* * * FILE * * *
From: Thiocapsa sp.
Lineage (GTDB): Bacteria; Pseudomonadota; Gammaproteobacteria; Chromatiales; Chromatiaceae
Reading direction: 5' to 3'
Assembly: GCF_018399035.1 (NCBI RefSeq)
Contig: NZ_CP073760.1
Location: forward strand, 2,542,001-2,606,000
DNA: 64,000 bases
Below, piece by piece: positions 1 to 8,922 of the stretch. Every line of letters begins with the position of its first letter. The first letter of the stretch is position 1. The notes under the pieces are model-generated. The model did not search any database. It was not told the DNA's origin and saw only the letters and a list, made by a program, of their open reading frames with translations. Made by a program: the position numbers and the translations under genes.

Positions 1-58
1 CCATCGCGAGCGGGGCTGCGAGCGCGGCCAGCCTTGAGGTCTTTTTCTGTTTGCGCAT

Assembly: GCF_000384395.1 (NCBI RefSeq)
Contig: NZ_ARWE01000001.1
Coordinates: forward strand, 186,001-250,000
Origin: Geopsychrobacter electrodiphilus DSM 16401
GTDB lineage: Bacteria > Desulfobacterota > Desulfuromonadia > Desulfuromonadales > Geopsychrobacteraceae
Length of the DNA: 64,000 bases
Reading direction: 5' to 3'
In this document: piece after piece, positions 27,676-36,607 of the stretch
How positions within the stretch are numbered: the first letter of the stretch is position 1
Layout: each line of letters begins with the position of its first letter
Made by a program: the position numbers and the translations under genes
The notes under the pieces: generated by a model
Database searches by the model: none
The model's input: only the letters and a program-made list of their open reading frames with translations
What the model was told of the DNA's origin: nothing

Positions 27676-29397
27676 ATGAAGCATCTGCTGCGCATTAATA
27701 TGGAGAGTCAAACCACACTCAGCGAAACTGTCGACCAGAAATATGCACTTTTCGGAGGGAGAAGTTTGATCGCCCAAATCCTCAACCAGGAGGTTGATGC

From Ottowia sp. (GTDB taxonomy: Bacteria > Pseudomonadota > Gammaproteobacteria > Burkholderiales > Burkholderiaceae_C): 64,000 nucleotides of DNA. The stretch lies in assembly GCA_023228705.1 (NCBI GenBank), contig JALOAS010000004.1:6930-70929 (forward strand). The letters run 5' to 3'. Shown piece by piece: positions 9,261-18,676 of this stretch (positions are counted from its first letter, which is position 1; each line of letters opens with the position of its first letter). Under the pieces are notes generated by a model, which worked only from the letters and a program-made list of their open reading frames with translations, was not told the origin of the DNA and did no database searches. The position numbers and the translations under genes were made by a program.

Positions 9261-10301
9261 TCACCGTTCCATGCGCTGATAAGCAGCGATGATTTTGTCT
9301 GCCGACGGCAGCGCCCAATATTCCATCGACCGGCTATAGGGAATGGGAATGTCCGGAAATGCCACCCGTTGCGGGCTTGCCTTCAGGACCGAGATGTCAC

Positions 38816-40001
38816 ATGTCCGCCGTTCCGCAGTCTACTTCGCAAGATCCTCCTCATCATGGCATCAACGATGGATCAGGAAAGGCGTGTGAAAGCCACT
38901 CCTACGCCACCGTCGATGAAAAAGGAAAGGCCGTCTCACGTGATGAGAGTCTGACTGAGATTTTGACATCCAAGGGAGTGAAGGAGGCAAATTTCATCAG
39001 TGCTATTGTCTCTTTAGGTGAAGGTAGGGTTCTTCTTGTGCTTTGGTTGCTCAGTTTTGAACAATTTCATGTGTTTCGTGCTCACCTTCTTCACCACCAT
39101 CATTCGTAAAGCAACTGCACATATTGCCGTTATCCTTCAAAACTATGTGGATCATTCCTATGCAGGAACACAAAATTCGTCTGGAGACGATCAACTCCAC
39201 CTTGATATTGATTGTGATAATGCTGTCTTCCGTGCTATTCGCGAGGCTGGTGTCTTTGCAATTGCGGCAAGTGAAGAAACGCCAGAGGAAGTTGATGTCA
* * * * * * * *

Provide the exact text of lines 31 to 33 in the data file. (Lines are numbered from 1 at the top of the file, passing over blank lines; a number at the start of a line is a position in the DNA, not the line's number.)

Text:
9261 TCACCGTTCCATGCGCTGATAAGCAGCGATGATTTTGTCT
9301 GCCGACGGCAGCGCCCAATATTCCATCGACCGGCTATAGGGAATGGGAATGTCCGGAAATGCCACCCGTTGCGGGCTTGCCTTCAGGACCGAGATGTCAC

Positions 38816-40001